Previews and Blueprints

If you haven’t noticed it yet, the WordPress Playground is an amazing feature that lets anyone safely run a temporary WordPress install within their browser. It uses WASM to run a complete WordPress install – PHP, database, and all – entirely from within your web browser. No server needed, nothing to install.

For a while now Playground has supported loading any plugin or theme from the plugin directory; here’s how. 

The Plugin Preview Button

The Plugin Preview feature adds a convenient button to plugins in the plugin directory, when enabled by a plugin’s developers. The button takes the user to Playground with that plugin installed. It’s right beside the Download button.

The Preview button is not shown by default; it must be explicitly enabled. Developers can use blueprint files in order to configure the preview environment and install dependencies (such as other plugins and themes).

Enabling Plugin Previews

There are two things required for a plugin preview button to appear to all users:

  1. A valid blueprint.json file must be provided in a blueprints sub-directory of the plugin’s assets folder.
  2. The plugin preview must be set to “public” from the plugin’s Advanced view by a committer.

If a valid blueprint.json file is present, then the Preview button will be present for plugin committers only. In which case it will look like this:

It’s called Test Preview because that’s why it’s there: to allow plugin committers to test their plugin in the Playground environment and decide whether or not to make it easily available to the public.

Blueprints

Blueprints are json files used to set up a WordPress Playground instance. 

They can be used to specify things like PHP and WP versions, the landing page, and (most importantly) a series of automated steps such as logging in, and installing and activating plugins and themes.

The blueprint for your plugin should be committed to the assets folder with subversion as assets/blueprints/blueprint.json. Initially only the one blueprint file is supported, but we expect to allow multiple in future.

Here’s an example of a simple blueprint.json file that you could use as a starting point:

{
    "landingPage": "/wp-admin/edit.php",
    "preferredVersions": {
        "php": "7.4",
        "wp": "5.9"
    },
    "phpExtensionBundles": [
        "kitchen-sink"
    ],
    "steps": [
        {
            "step": "login",
            "username": "admin",
            "password": "password"
        }
    ]
}

The features used here are:

  • landingPage, which specifies the URL of the page that the user will land on when the preview loads.
  • preferredVersions, which specifies versions of PHP and WordPress.
  • phpExtensionBundles, which in this case specifies that we want most common PHP extensions to be available (kitchen-sink).
  • steps, which tells Playground what to do before displaying the landing page. In this case, it will simply log the user in to wp-admin.

Here’s an example of a more advanced blueprint.json that demonstrates some more features you could use to create a rich demo environment for users:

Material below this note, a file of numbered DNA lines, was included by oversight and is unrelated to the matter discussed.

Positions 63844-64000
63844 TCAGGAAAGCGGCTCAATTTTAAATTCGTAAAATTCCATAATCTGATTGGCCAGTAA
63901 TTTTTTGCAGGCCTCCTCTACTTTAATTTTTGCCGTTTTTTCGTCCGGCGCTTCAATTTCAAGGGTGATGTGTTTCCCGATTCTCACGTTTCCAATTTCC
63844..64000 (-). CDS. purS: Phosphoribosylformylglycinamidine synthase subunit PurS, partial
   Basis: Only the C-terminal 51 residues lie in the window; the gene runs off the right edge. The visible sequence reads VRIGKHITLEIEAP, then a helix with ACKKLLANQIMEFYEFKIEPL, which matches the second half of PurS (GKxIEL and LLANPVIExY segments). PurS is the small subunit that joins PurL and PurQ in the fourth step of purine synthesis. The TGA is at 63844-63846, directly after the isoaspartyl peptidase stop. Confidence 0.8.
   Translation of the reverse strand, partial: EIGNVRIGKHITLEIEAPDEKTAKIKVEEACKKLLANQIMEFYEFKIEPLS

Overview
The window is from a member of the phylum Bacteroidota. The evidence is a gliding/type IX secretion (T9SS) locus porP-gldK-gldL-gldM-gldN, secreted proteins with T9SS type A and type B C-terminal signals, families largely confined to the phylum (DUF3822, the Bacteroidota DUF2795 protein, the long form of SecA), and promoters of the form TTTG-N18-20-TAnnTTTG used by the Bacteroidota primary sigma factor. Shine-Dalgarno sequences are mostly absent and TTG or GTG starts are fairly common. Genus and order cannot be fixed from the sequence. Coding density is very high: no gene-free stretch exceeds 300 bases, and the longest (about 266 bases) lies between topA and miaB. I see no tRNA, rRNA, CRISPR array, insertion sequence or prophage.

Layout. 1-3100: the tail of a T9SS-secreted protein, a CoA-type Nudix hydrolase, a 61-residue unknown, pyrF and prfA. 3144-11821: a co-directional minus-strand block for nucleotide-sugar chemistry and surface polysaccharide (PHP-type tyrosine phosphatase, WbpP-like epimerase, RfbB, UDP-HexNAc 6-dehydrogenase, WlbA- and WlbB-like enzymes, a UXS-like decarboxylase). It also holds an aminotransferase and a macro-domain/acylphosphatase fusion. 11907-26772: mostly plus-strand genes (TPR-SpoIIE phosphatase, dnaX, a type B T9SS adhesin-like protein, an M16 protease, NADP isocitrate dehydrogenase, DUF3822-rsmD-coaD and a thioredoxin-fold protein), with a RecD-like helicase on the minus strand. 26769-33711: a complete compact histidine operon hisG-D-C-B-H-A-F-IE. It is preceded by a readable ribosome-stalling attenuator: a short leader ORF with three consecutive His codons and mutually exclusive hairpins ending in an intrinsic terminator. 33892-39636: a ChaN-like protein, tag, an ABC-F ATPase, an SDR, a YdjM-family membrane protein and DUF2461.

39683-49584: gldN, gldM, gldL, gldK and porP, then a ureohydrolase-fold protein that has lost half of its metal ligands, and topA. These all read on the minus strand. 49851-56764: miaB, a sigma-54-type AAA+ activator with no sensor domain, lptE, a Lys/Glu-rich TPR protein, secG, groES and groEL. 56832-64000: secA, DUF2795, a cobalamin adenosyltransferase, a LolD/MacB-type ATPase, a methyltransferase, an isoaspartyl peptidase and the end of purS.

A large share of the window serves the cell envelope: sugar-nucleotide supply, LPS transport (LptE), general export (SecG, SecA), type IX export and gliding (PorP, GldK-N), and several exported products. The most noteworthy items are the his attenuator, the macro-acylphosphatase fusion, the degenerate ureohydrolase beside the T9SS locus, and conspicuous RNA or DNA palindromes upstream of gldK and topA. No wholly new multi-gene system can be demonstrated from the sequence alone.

{
    "landingPage": "/wp-admin/post.php?post=5&action=edit",
    "preferredVersions": {
        "php": "7.4",
        "wp": "5.9"
    },
    "phpExtensionBundles": [
        "kitchen-sink"
    ],
    "steps": [
        {
            "step": "login",
            "username": "admin",
            "password": "password"
        },
        {
            "step": "installPlugin",
            "pluginZipFile": {
                "resource": "wordpress.org\/plugins",
                "slug": "my-imaginary-plugin-dependency"
            },
            "options": {
                "activate": true
            }
        },
        {
            "step": "installPlugin",
            "pluginZipFile": {
                "resource": "wordpress.org\/plugins",
                "slug": "my-imaginary-plugin"
            },
            "options": {
                "activate": true
            }
        },
        {
            "step": "installTheme",
            "themeZipFile": {
                "resource": "wordpress.org\/themes",
                "slug": "my-imaginary-theme"
            }
        },
        {
            "step": "setSiteOptions",
            "options": {
                "some_required_option_1": "your_favorite_values",
                "some_required_option_2": "your_favorite_values"
            }
        },
        {
            "step": "runPHP",
            "code": "<?php require_once 'wordpress/wp-load.php'; wp_insert_post(array('post_title' => 'wp-load.php required for WP functionality', 'post_status' => 'publish')); ?>"
        }
    ]
}

Using a generated Blueprint file

You might see a notice similar to this on your plugin’s page:

Your plugin does not yet have a blueprint file for user previews. If you'd like to enable previews, please follow these steps to create a blueprint.

1. Test your plugin in Playground.
2. Fix any bugs in your plugin that prevent it from working in Playground.
3. Download blueprint.json
4. Commit your blueprint to svn.

The Test link will use an auto-generated Blueprint file to load your plugin in Playground, with some default configuration values and steps. The Download blueprint.json link will let you download that auto-generated blueprint.json file, which you can then modify as needed and commit to Subversion when your plugin is ready for Playground previews.

Committing a Blueprint to Subversion

You must commit your blueprint.json file to your plugin’s assets folder, named like this:

/assets/blueprints/blueprint.json